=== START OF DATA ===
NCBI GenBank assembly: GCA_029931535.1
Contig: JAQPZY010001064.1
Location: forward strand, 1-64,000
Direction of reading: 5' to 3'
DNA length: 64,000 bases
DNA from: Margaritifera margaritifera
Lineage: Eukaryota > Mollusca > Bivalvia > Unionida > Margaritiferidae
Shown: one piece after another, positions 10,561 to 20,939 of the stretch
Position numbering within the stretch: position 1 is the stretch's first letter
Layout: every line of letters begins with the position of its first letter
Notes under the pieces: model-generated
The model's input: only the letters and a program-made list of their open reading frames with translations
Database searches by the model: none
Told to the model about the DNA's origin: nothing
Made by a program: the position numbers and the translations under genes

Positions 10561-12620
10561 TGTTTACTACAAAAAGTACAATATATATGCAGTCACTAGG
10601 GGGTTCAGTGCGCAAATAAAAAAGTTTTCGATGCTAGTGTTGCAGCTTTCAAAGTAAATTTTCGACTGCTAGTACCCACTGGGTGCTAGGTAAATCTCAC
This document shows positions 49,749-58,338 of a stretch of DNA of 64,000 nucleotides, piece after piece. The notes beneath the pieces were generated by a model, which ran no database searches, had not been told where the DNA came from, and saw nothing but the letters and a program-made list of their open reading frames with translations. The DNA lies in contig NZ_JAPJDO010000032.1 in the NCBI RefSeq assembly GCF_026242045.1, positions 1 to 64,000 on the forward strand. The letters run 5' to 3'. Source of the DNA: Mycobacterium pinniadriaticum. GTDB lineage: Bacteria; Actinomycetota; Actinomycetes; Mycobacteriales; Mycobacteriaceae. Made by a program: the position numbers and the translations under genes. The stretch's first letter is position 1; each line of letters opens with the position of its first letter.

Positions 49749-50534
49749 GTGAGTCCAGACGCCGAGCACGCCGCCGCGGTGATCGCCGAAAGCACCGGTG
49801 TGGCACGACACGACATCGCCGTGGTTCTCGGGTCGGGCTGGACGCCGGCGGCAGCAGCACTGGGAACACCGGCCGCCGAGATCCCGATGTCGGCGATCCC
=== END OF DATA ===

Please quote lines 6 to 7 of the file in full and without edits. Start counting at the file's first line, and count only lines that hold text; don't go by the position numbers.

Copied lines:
DNA from: Margaritifera margaritifera
Lineage: Eukaryota > Mollusca > Bivalvia > Unionida > Margaritiferidae